1. Question: If I am not wrong it is the first time when fashion is a significant part of an International Art Biennial. How did this happen? Does it have any importance that the main curator is a woman or the real reason is the way in which bb3 was conceived: like a show putting together different aspects of the past and contemporary Berlin urban life?

Answer: Fashion always played a role in fine arts - even though fashion seemed to not have always been appreciated in the arts, or has been mistaken as just "fashionable". But there are certainly interesting exhibitions and single works dealing with the subject of fashion. And right now it seems that fashion starts to play a more visible role in the art world again. The 3rd berlin biennial introduced five main subjects in the framework of so-called "hubs". Instead of an exhibition dealing with one main subject, there were five topics leading through the exhibition parcours like a red thread: "Other cinema", "Migration", "Sonic Scapes", "Urban Conditions" and "Fashion and Scenes". The research base of the invited cultural producers was to be Berlin. In my opinion, this approach was about not only to show a relationship between art, the city and the chosen subjects - as for example, fashion - but as well to involve various aspects of cultural practices - of artists, curators, writers, filmmakers, etc. who are creative in a number of professional roles. The subject is to work with and on a relationship of creators and producers from different fields, for example - an interconnection of working methodologies that are rendered inside of the art context.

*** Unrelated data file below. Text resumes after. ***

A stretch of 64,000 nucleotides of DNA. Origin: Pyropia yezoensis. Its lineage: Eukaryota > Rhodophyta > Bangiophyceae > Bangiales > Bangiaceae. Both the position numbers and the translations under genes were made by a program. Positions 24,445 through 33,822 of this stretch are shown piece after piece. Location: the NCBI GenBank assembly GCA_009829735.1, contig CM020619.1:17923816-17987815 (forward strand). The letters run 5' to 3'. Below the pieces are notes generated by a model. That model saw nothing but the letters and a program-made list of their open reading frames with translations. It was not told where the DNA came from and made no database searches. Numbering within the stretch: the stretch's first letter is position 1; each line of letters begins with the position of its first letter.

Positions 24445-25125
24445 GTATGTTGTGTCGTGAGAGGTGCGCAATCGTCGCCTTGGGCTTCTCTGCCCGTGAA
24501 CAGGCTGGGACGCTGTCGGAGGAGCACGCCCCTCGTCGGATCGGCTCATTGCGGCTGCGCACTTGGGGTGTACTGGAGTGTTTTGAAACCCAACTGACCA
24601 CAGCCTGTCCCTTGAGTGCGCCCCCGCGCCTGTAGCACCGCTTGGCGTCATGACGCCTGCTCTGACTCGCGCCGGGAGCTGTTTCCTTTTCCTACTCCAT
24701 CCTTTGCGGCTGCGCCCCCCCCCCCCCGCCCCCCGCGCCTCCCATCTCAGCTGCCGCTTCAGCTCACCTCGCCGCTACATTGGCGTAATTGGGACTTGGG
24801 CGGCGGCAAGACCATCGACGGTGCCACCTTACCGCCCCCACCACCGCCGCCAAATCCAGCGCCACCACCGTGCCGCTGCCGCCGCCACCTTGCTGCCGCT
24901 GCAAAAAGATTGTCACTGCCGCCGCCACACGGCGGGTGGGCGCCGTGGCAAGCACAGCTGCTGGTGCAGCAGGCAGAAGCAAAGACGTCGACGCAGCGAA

2. Question: The idea that the past and the present have to be "sewed" for transition is not new. However, your approaching of this issue is very new. You emphasized some very interesting hypostasis of this continuum in terms of fashion history, with it's particularities in East and West Berlin. How can you explain this? Do you think that your work succeeds in offering a broadened understanding of this critical reality?